On May 8, 2013, the European Court of Justice (ECJ) confirmed that control of a subsidiary by a parent may be presumed solely on the basis of a 100 percent shareholding, imputing liability for an infringement of competition law by the subsidiary to its parent.
Eni SpA, the Italian oil super major, brought the action in the ECJ against a decision of the European Commission imposing a fine of €181.5 million on the partially state-owned company for participation in a price fixing cartel in the synthetic rubber industry. During the relevant period, the business involved in the cartel was controlled by Eni, through a wholly owned subsidiary known as EniChem Elastomeri. The Commission’s fine was imposed jointly and severally on Eni and the subsidiary, now known as Versalis.
In its judgment, the ECJ confirmed that where a subsidiary does not autonomously determine its own conduct but instead mostly applies its parent’s instructions, for the purposes of Article 101 of the Treaty on the Functioning of the European Union, the companies are a single economic unit and, as a result, form a single undertaking. Accordingly, the Commission may address a decision to the parent company without being required to establish its individual involvement in the infringement.
The presumption may be rebutted with proof that the subsidiary operates independently from its parent at an operational and financial level, something which Eni failed to prove on this occasion.
As part of an ongoing investigation into Visa Europe Limited, European Commission Vice President Joaquín Almunia welcomed Visa’s recently proposed commitments designed to assuage the Commission’s competition worries about the company’s business.
The Commission’s investigation was opened in March 2008 and concerns Visa’s multi-lateral interchange fees (MIFs) for consumer debit and credit card transactions. In its Statement of Objections, the Commission made a preliminary finding that Visa’s MIFs breach Article 101(1) of the Treaty on the Functioning of the European Union by damaging competition between rival banks on the retailer’s side of the card transaction with the effect of increasing the cost of payment card acceptance for merchants, who then pass these costs on to consumers.
In response, Visa offered commitments to reduce MIFs on its debit cards to 0.2 percent of the transaction cost and to maintain measures to increase market transparency. These commitments were made binding following a consultation process.
Further commitments have been put forward from Visa in response to a supplementary Statement of Objections in which the Commission identified additional concerns about MIFs on Visa’s credit cards in 2012. Visa proposes to reduce its credit card MIFs to 0.3 percent of the transaction value (a decrease of some 40 to 60 percent) and to reform its system to enable banks to apply a reduced cross-border MIF when competing for cross-border customers.
The Commission is due to publish a market test notice in the EU Official Journal shortly summarizing these additional commitments and an invitation for interested parties to offer their comments. Subject to the results of the market test, the Commission will decide whether to adopt the commitments to make them binding.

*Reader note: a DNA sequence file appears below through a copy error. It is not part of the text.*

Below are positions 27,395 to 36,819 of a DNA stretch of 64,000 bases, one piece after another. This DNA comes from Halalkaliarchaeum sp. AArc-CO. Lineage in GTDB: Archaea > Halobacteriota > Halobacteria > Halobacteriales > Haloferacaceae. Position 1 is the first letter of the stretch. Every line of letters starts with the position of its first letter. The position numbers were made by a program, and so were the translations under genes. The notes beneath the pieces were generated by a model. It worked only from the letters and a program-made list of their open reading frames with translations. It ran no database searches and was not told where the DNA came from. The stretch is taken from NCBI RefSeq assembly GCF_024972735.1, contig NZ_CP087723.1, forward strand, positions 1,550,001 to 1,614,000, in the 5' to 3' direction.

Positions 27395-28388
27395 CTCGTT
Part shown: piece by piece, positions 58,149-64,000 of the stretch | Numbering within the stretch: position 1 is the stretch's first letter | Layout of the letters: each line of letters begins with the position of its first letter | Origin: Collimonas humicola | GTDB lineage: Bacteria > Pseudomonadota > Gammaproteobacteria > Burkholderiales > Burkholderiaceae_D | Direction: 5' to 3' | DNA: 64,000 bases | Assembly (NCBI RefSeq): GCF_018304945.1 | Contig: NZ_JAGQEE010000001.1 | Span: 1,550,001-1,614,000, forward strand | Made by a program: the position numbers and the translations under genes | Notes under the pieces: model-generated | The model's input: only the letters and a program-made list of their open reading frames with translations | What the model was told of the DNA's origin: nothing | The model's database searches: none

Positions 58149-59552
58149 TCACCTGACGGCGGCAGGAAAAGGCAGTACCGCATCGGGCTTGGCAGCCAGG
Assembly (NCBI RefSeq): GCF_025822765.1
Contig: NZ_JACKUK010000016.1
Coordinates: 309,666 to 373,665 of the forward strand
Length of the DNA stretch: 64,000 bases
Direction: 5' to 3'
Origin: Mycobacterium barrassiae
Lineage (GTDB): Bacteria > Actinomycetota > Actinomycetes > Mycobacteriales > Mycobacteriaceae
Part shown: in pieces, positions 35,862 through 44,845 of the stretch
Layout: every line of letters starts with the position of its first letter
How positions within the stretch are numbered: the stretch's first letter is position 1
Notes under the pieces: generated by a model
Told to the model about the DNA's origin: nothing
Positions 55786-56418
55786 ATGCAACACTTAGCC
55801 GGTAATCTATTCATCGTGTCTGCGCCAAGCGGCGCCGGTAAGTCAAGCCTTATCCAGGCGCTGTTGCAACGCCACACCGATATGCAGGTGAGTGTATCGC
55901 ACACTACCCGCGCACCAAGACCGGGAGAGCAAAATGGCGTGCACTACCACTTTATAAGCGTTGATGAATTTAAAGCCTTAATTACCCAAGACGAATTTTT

In May, the European Union’s General Court (“GC”) issued its judgments in an appeal brought by Parker ITR (“Parker”), Trelleborg and Manuli against a European Commission decision of 2009 imposing fines on these companies for their participation in a worldwide cartel in the marine hose market.
In reducing the level of fine imposed on Parker, the GC found that the company was not liable for the cartel before January 2002 when it acquired the marine hose business from ITR. ITR (and its parent company) ceased its involvement in the cartel arrangements when the business was transferred to Parker, and the Commission’s power to fine ITR for infringements committed before January 2002 became time-barred in 2007. The Commission therefore had to rely on the principle of “economic continuity” to attribute liability for the infringement to Parker. This principle allows the Commission to derogate from the fundamental principle of “personal liability” of companies for antitrust infringements by attributing full liability to a company that succeeded an undertaking that committed an infringement—for example, if the original company no longer exists or where the intention of any transaction involving the original company was to circumvent antitrust laws.
In this instance, the GC rejected the Commission’s argument, finding that it could not show “economic continuity” between ITR and Parker, and annulled the decision against Parker as it related to the period before January 2002. The GC found that when the transfer of the business from ITR to Parker took effect in January 2002, the two companies shared no “structural links” (i.e. financial or personal links) and further found that there was no evidence that the business was transferred to Parker to circumvent possible antitrust fines.
Finally, although finding some problems with the Commission’s assessment of the fines imposed on Trelleborg and Manuli, the GC nevertheless reconfirmed the amounts levied on them.
The UK High Court has ordered Alstom and Areva (“French Defendants”)—in a damages action by National Grid Electricity Transmission plc (“National Grid”)— to disclose documents to National Grid, in the face of a French law prohibiting documents of a commercial nature from being disclosed as evidence in foreign judicial proceedings (“Blocking Law”).